Today is the first day of UCL’s Summer Course in English Phonetics 2015! It’s my first year as Director of this internationally renowned two-week course, and a privilege for me to belong to a UCL line that stretches right back to Daniel Jones, the father of English Phonetics. This year we have nearly a hundred enrolled participants from around 20 countries.
I’m joined by a wonderful team of tutors and lecturers, so I’m going to post a short daily piece on a feature of English Phonetics inspired by the names of our teaching staff.
Today, let’s look at /dʒ/, the most popular initial consonant among these names. It appears in Jane Setter, Professor at Reading University, who with me will be giving our first lectures this morning. We find it also in Joanna Przedlacka (my Associate Director), Josette Lesser, John Harris – and in John Wells, who’s graciously helping out as a guest tutor on Wednesday. Differently spelled, of course, it also appears in Geoff Lindsey.
/dʒ/ is a tricky sound for speakers of many languages. It’s a postalveolar sound, sometimes called palato-alveolar. This means that the tongue is further back than for /s/ and /z/, but like those sounds /dʒ/ has sibilance – or strident noise caused by grooving the tongue and shooting a jet of air at the back of the teeth. (This is why silbilants don’t sound right if you lose your teeth.)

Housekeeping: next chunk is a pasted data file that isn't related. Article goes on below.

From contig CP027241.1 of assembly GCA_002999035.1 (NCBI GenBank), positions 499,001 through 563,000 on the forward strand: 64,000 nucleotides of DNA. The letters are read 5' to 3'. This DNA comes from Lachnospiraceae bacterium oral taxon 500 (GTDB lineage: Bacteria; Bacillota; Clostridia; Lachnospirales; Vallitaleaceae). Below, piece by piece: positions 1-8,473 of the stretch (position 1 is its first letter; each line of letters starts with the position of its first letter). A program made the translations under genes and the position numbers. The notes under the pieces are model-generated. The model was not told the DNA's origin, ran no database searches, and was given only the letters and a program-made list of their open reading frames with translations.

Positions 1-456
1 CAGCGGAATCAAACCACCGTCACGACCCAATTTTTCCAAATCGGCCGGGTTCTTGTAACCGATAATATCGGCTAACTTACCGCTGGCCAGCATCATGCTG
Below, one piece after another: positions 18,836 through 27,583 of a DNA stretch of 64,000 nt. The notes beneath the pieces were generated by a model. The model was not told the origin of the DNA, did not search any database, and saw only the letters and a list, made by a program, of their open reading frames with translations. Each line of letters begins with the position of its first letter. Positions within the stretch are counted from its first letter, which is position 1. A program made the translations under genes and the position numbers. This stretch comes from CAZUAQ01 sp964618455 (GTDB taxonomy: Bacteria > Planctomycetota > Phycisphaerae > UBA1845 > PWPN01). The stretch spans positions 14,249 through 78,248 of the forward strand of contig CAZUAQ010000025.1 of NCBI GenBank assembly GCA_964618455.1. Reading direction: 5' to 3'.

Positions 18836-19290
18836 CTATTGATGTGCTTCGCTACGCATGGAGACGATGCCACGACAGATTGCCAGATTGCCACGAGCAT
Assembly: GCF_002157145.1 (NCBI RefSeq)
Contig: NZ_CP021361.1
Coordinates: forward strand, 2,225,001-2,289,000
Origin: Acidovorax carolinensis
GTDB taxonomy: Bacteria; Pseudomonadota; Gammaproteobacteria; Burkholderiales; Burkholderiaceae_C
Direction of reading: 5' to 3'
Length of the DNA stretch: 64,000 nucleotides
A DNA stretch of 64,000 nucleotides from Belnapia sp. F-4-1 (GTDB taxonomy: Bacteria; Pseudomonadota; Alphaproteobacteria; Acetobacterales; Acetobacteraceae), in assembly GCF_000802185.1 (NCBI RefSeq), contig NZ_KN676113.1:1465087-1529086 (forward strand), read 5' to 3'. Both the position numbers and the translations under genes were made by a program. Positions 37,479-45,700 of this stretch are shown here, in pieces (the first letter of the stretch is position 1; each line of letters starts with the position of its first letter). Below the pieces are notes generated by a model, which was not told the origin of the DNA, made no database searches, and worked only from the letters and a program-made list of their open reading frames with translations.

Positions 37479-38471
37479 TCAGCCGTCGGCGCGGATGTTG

Different tutors will have their own favourite ways of helping non-natives to make this sound; I find it helps to try and get the sound ‘shhh’ [ʃːːː] right first – it’s also postalveolar and has the lip rounding typical of these sounds. Just search for ‘shhh’ in Google Images and see what you get!
/dʒ/ is also voiced/lenis and an affricate. This means that, unlike /ʃ/, it has to begin with a full stoppage of the air coming from the lungs – which, after all, is why the IPA symbol /dʒ/ begins with a d.